Haskell met Nyxie today. At first, Haskell was rather apprehensive. Admittedly, that may be reasonable given half of the etymology for the cat’s name comes from the Greek goddess Nyx. The other half? Nixie Tubes (because we’re nerds), but the name Nixie may come from this kind of nixie. We have a habit of naming our animals in our own ways. If you hadn’t noticed, we named our dog after a programming language.
Nyxie took to the house as one would expect her namesakes to take to their domains: she owns it. As for how Haskell is taking the new addition to our family? He is confused and jealous.
Nyxie is not scared of Haskell, nor is she threatened by his presence. She has not hissed at him once, nor has she swatted at him. This is impressive given he has not behaved in the most reasonable manner toward her, but we’re doing everything at her pace here. By the end of the first 24 hours Nyxie and Haskell have spent several hours in each other’s company peacefully, under the same piece of furniture, sniffing each other.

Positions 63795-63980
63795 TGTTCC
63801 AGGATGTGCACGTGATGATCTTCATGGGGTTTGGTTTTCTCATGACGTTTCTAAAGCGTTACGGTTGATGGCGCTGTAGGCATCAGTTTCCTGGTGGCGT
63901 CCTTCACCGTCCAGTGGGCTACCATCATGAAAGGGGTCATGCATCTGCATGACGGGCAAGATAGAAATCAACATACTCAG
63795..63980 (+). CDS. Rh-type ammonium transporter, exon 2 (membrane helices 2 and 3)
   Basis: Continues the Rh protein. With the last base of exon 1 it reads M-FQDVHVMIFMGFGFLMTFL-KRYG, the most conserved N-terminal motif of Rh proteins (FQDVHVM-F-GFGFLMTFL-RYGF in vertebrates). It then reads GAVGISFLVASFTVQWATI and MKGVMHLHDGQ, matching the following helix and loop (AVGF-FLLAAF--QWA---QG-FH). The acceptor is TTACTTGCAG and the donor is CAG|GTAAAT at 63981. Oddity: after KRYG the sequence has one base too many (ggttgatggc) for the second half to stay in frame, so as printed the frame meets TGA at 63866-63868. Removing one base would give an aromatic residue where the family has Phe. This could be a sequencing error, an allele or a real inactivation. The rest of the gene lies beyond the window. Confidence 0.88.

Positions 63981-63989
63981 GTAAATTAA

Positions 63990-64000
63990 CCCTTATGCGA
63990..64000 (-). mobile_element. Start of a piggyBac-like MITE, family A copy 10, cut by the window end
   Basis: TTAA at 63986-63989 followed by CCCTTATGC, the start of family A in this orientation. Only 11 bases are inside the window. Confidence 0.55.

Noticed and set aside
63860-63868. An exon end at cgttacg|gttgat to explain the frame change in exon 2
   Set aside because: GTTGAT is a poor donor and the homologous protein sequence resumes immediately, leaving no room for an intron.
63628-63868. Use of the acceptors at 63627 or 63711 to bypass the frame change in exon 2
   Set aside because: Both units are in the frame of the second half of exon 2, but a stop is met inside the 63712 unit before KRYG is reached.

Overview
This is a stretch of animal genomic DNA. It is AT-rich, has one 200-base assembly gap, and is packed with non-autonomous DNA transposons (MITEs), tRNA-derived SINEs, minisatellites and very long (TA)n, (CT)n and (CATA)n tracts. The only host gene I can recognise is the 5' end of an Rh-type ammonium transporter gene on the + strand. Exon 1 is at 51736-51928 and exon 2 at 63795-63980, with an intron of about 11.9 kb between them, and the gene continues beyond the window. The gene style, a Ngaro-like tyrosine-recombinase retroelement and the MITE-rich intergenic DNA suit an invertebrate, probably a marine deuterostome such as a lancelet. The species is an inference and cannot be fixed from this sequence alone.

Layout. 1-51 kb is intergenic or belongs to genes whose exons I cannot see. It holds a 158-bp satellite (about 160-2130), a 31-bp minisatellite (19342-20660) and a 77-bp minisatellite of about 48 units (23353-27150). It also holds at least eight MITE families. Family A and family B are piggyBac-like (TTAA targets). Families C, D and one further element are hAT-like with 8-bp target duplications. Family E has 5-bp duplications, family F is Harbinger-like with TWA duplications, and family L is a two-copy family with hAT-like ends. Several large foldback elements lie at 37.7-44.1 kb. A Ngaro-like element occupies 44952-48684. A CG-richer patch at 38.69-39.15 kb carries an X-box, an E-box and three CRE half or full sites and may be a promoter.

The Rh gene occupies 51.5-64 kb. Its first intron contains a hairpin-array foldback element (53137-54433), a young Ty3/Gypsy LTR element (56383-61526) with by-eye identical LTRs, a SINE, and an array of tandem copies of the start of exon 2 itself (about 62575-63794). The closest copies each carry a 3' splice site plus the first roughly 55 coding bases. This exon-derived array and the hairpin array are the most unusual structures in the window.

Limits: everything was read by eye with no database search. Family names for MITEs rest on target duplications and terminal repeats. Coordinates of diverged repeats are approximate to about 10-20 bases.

Nyxie has a healthy appetite and is not showing any signs of stress. Haskell gets agitated if we show Nyxie affection and has learned her name faster than she has. He’s working through his only-child-syndrome.
Many jokes will come of this:
As in the Universe if for all Matter there is Anti-Matter then there too must be Dog and Anti-Dog.
Ceiling Dog and Basement Cat
Haskell is not very effective for Nyxie interactions
Thank you for taking the time to read and I hope this brought a smile to your face. Without you this would be bits of data stored somewhere and recalled only when someone stumbles on it by mistake. Maybe that’s you – Thank you anyway if that’s the case.